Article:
Editor’s note: Our friends at The Walt Disney Studios release many other films aside from their own productions, which includes films from the famed Studio Ghibli of Japan. Although Disney doesn’t have to release films like these, they have a rather long history in releasing Studio Ghibli’s animated films like the most recent one which just hit theaters today. Our Walt Disney Studios writer Lance Cruzado fills us in on what we can expect with “The Wind Rises”, as well as dives into the reasons why Disney and Japan’s famed animation studios has these ties in our review below.
* * *
Runtime: 126 minutes
Rating: PG-13 for some disturbing images and smoking
In “The Wind Rises,” Jiro (voice of Joseph Gordon-Levitt) dreams of flying and designing beautiful airplanes, inspired by the famous Italian aeronautical designer Caproni (voice of Stanley Tucci). Nearsighted and unable to be a pilot, he becomes one of the world’s most accomplished airplane designers, earning the respect of prominent industry greats, including Hattori (voice of Mandy Patinkin) and Kurokawa (voice of Martin Short), and experiencing key historical events in an epic tale of love, perseverance and the challenges of living and making choices in a turbulent world.
– – –
Simply put, “The Wind Rises” was a film clearly meant for an audience that has had more experience with Hayao Miyazaki’s (Studio Ghibli) style of work, because these types of movies are quite foreign to me. If it were a horrible movie, I would have subtly eased my way to saying that it was, but a slight pique of interest stopped my hands from doing so.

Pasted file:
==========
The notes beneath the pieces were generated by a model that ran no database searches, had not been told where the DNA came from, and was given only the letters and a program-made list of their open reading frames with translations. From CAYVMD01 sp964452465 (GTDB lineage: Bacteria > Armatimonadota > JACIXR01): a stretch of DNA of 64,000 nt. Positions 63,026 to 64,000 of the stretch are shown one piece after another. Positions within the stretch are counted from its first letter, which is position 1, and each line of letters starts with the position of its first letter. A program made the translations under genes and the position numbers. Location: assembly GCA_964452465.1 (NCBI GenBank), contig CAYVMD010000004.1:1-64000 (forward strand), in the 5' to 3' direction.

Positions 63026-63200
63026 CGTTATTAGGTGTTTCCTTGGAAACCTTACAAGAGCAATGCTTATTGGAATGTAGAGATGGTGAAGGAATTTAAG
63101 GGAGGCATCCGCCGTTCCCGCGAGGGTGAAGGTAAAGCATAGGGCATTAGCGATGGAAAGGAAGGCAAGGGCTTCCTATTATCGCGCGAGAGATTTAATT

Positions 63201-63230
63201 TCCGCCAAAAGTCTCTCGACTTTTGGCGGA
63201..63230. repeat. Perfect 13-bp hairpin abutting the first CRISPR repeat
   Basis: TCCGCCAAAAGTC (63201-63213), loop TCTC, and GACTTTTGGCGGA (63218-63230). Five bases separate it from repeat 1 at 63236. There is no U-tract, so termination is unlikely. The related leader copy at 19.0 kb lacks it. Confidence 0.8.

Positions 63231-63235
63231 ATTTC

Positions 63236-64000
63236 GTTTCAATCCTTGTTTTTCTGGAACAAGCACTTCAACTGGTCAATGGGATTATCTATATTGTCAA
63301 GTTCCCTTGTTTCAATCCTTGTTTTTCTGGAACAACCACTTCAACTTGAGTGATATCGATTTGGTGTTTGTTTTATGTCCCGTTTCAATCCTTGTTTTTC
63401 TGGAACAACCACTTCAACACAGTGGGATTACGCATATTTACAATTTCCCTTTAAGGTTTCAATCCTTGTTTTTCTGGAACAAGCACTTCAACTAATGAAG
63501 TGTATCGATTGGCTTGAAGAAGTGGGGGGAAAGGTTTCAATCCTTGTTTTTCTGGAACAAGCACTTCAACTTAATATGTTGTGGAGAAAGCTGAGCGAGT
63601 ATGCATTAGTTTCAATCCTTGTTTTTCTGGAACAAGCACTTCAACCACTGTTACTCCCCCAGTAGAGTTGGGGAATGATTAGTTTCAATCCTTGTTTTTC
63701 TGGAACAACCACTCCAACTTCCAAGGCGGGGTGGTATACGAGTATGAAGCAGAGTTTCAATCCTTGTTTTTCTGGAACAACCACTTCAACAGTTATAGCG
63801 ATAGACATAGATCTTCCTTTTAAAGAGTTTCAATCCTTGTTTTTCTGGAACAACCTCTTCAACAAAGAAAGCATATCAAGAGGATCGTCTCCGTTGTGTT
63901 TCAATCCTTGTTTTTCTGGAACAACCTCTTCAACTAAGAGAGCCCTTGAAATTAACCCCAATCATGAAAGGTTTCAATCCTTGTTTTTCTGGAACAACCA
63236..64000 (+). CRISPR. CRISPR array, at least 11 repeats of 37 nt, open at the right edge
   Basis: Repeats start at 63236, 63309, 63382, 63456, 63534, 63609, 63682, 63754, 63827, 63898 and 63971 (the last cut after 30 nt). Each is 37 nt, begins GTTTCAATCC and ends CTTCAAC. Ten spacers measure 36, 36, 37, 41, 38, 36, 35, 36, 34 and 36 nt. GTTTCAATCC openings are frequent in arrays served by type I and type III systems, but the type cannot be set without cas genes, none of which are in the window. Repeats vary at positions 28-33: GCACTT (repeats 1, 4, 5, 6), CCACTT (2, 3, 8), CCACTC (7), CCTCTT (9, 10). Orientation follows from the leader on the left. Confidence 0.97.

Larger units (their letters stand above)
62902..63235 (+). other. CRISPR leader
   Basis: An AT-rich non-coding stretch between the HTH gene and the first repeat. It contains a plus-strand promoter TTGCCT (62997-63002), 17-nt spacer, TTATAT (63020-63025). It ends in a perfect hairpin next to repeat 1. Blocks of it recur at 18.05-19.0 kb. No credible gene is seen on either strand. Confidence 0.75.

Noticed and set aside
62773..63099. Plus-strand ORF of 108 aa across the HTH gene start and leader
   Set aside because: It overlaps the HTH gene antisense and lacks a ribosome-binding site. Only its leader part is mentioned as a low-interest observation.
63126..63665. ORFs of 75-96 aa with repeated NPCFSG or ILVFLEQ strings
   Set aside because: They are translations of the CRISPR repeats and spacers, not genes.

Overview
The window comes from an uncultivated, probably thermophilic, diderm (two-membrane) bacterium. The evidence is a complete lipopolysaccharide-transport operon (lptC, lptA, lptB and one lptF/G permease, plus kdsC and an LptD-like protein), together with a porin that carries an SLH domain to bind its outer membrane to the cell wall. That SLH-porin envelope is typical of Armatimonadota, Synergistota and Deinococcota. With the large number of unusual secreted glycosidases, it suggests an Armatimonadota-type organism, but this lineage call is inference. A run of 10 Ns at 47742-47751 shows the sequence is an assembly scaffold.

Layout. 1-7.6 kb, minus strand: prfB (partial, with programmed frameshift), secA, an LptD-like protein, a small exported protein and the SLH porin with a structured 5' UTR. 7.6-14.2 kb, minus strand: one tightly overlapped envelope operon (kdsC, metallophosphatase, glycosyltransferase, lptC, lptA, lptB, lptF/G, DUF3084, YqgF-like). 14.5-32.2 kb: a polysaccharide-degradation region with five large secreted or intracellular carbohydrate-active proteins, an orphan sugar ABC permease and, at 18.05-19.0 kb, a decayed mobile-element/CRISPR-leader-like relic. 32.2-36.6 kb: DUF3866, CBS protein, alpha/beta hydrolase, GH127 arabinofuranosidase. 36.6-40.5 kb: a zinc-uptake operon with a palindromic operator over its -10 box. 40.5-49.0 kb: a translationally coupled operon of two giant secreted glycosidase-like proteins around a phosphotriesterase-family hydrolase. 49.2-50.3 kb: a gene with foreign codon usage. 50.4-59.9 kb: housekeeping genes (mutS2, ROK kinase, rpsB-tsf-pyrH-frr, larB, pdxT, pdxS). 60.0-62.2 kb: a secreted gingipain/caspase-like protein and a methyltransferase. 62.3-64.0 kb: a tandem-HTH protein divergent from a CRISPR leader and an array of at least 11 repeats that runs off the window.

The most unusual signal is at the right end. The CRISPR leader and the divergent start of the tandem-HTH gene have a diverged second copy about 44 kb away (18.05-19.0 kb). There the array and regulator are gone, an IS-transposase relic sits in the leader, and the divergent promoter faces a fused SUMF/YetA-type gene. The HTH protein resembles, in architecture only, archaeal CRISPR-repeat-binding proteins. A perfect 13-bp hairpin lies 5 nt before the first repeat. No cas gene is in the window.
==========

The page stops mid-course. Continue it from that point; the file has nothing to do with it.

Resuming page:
The film takes place in Japan during World War II. The protagonist, Jiro Horikoshi (Joseph Gordon Levitt), longs to build the airplane of his dreams since he was a child, but is faced with various types of circumstances postponing that dream as he matures. As I said, I was not accustomed to these types of movies; the pictures I HAVE grown convivial with are American made films. The difference between these kinds of films and American films is that these films don’t connect as fluidly. I felt that “The Wind Rises” abruptly jumped from one theme to another, such as “A beautiful dream being used as a means of destruction” to “originality being the key to success”. Though they were great messages, they were not used to their full meaning throughout the film. With that said, the melancholy and confusion produced from watching this movie also produced the light that illuminated the beauty of it: that Jiro, whatever happened, under any circumstances, lived as the wind rose.
Although Studio Ghibli is not owned by The Walt Disney Company, I can see why Disney would want to associate itself with it. Studio Ghibli’s storytelling has a way of expressing itself vividly. One tangible proof may be another movie created by the same studio called “Spirited Away”, which became the highest-grossing anime film made in Japan, winning a Golden Bear award and an Oscar for best animated film in 2002. With “The Wind Rises”, not only did I see the elements of vivid storytelling (despite some scenes that proved unnecessary), but a mutual theme within the movie which builds a bridge between both Disney and Studio Ghibli: the idea of dreaming. Beautiful things come from beautiful dreams and that’s what you’ll find particularly in a foreign film like this.
In all, the movie was an abrupt difference from movies made in America, but it still retained qualities of traditional Disney films. The story jumped around quite a bit, but still had the storytelling elements and themes of hope and dreams that reflect back to other the classic Disney films we know and love. If you’re looking for a fresh take on Disney themes, visit your local theater to watch “The Wind Rises”!
All reviews are made by Lance Cruzado, Walt Disney Studios writer for DisneyExaminer. All reviews are personal opinions and may not reflect the attitudes of other writers for DisneyExaminer.com unless stated otherwise.
These films have been screened prior to the release date for review purposes and therefore are viewed without charge through The Walt Disney Studios.